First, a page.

The relationship between Christians and Jews has often been very tense, with misunderstandings of Paul's teachings contributing to the problem. Jacques Ellul's careful exegesis of Romans 9-11 demonstrates how God has not rejected Israel. The title is taken from the verse, "Is there some injustice in God?" The answer is a clear "no." God's election simply expanded outward beyond Israel to reach all peoples of the earth. In the end, there will be a reconciliation of Jews and Christians within God's plan of salvation.
Written in 1991, three years before Ellul died, An Unjust God? brings a new understanding to a section of Scripture known for its conventional and limited interpretations. One significant feature of the book is Ellul's personal experience of the suffering of Jews under the Nazi regime; and this has direct bearing for the way he links the sufferings of Israel with the sufferings of Jesus. Ellul is then bold enough to say that a major reason why the Jewish people have not accepted Jesus as Messiah is because the Christian Church has not done well to emulate the Jewish Savior of the world.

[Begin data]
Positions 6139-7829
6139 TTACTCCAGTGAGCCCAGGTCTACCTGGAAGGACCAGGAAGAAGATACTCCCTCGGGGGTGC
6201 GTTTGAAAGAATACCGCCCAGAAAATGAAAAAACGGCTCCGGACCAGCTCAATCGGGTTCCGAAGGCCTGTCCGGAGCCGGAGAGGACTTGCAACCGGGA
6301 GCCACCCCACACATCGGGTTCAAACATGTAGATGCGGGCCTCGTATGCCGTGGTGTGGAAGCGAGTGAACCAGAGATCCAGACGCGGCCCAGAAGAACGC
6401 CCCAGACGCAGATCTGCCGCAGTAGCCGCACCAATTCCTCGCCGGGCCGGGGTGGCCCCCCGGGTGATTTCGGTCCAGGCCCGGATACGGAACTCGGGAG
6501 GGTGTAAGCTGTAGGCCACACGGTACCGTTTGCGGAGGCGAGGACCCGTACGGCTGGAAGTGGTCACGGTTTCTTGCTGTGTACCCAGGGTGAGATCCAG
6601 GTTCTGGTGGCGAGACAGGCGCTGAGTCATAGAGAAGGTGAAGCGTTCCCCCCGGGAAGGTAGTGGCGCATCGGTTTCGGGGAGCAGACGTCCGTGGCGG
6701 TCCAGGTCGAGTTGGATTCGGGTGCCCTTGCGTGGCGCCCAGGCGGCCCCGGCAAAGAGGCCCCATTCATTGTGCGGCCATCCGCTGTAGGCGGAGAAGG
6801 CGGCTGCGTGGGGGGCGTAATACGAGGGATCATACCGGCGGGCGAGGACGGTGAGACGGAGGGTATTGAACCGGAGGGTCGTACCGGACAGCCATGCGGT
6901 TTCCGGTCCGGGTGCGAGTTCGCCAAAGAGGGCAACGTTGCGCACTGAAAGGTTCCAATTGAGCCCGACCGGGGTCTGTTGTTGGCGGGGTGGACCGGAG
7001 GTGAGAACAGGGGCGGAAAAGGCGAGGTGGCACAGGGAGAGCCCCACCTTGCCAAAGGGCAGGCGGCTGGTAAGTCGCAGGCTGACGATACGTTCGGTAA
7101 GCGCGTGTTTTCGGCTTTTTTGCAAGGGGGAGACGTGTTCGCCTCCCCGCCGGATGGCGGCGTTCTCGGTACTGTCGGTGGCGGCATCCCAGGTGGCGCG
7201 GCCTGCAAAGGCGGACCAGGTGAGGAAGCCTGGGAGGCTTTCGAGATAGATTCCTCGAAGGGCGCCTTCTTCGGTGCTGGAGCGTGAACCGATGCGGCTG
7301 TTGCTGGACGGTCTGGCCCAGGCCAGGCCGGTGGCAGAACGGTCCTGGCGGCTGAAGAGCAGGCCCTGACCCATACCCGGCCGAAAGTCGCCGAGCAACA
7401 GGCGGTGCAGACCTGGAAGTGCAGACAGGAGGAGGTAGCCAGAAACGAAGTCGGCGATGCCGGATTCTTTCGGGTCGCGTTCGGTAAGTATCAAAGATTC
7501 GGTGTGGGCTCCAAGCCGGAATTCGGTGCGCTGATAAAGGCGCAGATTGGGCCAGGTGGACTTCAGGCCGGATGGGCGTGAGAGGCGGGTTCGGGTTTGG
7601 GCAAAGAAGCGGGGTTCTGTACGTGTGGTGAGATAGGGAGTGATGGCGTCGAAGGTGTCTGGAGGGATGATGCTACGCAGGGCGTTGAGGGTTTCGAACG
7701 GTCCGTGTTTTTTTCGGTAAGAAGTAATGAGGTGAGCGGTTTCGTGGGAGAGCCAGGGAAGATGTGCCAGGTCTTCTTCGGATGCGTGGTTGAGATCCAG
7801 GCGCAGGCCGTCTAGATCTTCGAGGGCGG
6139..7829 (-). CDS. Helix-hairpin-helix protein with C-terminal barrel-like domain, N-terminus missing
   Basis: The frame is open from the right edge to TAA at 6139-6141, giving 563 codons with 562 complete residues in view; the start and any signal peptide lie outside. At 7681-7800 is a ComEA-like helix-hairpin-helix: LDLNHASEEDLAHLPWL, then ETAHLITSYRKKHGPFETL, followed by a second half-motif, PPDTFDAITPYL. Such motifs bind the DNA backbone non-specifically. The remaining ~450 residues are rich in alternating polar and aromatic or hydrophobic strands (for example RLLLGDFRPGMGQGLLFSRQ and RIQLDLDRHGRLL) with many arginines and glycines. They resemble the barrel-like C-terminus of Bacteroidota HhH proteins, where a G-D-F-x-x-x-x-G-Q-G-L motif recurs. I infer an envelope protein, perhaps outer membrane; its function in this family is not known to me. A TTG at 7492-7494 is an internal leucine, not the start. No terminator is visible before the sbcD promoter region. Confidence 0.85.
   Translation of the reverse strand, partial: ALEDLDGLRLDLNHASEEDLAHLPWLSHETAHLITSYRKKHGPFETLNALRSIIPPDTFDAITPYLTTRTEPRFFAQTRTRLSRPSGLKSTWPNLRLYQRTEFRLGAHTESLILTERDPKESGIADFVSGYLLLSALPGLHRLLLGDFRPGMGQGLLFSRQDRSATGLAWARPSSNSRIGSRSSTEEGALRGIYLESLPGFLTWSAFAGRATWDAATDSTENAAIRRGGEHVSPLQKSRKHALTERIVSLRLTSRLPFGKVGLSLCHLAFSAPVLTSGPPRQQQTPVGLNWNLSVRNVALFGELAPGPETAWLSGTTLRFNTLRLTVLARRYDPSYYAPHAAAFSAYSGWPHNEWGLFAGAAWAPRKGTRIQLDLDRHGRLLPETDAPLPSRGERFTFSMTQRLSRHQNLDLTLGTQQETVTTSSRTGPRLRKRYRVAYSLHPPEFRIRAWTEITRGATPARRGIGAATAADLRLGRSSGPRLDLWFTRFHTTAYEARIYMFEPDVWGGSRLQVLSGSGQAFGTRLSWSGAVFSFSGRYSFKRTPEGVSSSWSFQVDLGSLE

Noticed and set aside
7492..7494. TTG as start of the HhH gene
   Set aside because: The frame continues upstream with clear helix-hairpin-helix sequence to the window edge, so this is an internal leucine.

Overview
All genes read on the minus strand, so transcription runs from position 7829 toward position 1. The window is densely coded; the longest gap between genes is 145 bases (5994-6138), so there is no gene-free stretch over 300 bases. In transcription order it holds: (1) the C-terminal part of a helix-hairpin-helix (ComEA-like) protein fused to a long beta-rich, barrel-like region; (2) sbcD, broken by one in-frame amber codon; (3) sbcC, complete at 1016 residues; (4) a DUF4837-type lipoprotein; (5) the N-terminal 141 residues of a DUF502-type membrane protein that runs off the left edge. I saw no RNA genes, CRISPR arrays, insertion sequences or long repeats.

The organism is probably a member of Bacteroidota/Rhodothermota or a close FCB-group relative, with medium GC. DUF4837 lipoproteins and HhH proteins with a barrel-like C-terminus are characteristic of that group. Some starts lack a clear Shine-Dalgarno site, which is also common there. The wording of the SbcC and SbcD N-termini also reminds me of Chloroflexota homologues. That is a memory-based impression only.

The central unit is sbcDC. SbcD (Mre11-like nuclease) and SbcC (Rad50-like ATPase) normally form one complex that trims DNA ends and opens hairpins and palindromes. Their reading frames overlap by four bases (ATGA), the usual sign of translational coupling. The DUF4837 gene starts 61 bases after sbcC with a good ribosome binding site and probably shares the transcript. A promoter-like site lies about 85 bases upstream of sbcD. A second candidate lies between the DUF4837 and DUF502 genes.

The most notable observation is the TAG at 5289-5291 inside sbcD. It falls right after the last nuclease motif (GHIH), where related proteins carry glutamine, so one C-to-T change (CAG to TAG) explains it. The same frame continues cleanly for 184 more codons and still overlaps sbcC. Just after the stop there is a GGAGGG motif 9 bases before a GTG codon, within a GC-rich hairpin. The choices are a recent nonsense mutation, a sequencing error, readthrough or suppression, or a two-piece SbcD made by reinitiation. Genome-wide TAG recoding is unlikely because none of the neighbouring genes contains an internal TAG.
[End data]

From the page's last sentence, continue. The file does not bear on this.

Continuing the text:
Endorsements & Reviews-
"Unfazed by the deeply rutted and predictably interpretive pathways established in Romans 9-11, Ellul is massively open to hearing what God might actually be saying." --From the Foreword by David W. Gill, President of International Jacques Ellul Society
"Jacques Ellul reads the Scriptures closely, consequently getting surprising--and brilliant--insights that stun us. I don't always agree with his conclusions, but he always stimulates me to contemplate afresh. May this book propel us all to cherish Israel and its biblical task more wholly." --Marva Dawn, editor and translator of Sources and Trajectories: Eight Early Articles by Jacques Ellul that Set the Stage
Jacques Ellul Anne Marie Andreasson-Hogg David Gill
Jacques Ellul (1912-1994), a French sociologist and lay theologian, was Professor Emeritus of Law and of the History and Sociology of Institutions at the University of Bordeaux. He wrote more than forty books, including The Technological Society, The Humiliation of the Word, and Technological Bluff.